• Family Flexibility Credit – New – worth $300 per non-child dependent. It’s temporary – it expires on 12/31/2022. And it’s not refundable.
    • Impact on you. This is designed to replace the personal exemption for the taxpayer, spouse and any other adult (like a parent, girl-friend, college-age child). This still doesn’t really replace the value of the lost exemptions. It leaves a shortfall of about $300 per person.
    • The income level to claim the credit has been increased – $115,000 (S), $230,000 (MFJ)  (possibly, although not specified – $172,500 for HOH)

  • Standard Deduction – Increased to $12,200 (S), $24,400 (MFJ, and $18,100 (HOH) – under current law it is $6,500 (S), $13,000 (MFJ), and $9,550 (HOH)
    • Impact on you. This appears to be a significant increase in deductions you can use without having to report any expenses or save any receipts. This increase is designed to simplify your tax return preparation. This is, essentially, the basis of their “postcard tax return” concept.
    • For people who rent their residences and have jobs that reimburse all their expenses, this standard deduction and the increase in family-related tax credits will keep your taxes about the same as before – with fewer record-keeping requirements.

  • Itemized Deductions – All of them are being eliminated except for mortgage interest and property taxes. Even those deductions have new caps on them. This means, no deductions for moving expenses, employee business expenses, medical expenses, and so on. In addition, entertainment expenses are totally abolished – for business and employees. Tax preparation fees and fees for financial advice are no longer deductible. Note: The current phase out of itemized deductions and standard deductions for high-income taxpayers will be repealed. Not that it matters since we won’t have any exemptions or many deductions left to take.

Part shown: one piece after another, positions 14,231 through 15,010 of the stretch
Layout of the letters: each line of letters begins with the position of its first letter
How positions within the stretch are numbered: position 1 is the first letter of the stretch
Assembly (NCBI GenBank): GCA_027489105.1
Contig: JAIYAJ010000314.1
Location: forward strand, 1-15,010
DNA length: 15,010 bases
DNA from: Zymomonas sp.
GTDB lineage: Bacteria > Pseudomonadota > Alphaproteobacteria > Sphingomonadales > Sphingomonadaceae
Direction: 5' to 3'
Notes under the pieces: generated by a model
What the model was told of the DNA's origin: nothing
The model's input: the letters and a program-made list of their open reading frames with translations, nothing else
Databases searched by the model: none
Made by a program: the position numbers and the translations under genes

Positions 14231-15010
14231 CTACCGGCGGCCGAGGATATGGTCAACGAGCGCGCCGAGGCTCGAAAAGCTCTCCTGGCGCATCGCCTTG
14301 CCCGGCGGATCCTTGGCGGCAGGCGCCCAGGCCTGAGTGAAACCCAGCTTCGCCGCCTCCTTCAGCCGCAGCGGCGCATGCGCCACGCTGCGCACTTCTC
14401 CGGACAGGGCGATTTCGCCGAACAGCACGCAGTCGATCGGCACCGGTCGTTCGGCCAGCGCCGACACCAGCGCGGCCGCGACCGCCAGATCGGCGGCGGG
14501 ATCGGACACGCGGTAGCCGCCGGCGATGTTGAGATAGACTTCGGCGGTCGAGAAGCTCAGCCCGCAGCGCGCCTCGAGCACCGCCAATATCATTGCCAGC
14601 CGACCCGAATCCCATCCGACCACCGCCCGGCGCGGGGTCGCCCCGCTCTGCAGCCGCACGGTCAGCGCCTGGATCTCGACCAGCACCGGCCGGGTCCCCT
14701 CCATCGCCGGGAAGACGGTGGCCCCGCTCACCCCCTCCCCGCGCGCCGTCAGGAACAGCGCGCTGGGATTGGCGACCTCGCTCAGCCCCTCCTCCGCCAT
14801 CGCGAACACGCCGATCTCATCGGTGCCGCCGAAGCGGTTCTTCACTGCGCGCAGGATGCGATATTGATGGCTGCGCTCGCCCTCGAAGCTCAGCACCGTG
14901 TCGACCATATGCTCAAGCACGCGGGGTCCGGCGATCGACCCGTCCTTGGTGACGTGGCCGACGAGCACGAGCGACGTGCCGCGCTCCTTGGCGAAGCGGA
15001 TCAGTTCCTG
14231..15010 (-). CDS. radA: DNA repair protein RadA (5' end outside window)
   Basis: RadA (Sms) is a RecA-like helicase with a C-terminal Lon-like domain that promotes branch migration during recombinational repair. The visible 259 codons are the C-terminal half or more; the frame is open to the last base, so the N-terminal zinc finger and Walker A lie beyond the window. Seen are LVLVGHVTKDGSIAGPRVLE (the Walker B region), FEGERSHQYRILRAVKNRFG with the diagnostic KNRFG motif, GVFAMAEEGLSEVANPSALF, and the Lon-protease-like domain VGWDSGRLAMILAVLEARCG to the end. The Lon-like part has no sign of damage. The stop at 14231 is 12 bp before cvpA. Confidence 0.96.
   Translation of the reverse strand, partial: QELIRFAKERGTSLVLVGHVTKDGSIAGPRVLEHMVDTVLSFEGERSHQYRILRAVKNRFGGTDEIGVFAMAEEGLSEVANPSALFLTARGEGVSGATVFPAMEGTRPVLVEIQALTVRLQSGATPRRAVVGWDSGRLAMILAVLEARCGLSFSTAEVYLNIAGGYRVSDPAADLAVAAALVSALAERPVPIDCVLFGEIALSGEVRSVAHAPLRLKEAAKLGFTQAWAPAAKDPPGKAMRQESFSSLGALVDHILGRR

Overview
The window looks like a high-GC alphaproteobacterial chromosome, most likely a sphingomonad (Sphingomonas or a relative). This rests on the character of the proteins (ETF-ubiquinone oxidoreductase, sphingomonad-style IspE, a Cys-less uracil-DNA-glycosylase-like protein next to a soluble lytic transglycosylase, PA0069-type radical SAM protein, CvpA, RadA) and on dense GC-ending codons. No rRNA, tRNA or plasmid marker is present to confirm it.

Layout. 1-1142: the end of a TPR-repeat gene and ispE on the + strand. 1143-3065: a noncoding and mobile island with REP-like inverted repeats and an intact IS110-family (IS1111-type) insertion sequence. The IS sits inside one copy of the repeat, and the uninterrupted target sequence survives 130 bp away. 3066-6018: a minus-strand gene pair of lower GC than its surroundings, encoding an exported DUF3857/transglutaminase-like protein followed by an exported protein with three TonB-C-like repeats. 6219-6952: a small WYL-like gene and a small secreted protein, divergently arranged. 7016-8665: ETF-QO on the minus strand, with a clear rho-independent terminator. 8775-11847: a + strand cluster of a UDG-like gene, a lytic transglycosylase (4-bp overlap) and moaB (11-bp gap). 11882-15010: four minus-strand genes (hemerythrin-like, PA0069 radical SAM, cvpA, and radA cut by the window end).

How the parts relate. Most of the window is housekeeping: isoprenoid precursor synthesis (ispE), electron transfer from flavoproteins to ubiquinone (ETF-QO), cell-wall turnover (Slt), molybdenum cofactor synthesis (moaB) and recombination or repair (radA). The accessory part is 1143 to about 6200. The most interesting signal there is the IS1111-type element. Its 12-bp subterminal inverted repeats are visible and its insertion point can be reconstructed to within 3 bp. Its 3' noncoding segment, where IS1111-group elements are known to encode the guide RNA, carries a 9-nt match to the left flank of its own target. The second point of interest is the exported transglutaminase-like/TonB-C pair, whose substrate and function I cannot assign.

• Impact on you. Folks who traditionally have high deductions for medical expenses, job-related costs, and state tax deductions will be hit hard. All those deductions are gone. There is nothing to replace those tax deductions at all. Who will be the hardest hit?
      • The elderly and disabled who don’t have enough insurance coverage, or must pay for in-home care or must live in care facilities.
      • Employees who have unreimbursed travel and meal expenses.

    • Mortgage Interest – folks with current, qualifying mortgages will still be able to take their interest deductions. If you buy a new home starting in 2018, your mortgage interest deduction will be limited to the interest on a loan of up to $500,000
      • Impact on you. No impact if you keep your current mortgage. But if you refinance, you will only be able to claim the interest on the acquisition debt – probably up to loans of $500,000.
      • The interest deduction is limited to only one principal residence (unlike the two we used to be able to deduct)
      • No deduction will be allowed for home equity debt at all, on new purchases.
      • There is no longer a deduction for the PMI – mortgage insurance
      • They don’t discuss points – but assume that they are only deductible on a new purchase, not on refinanced loans.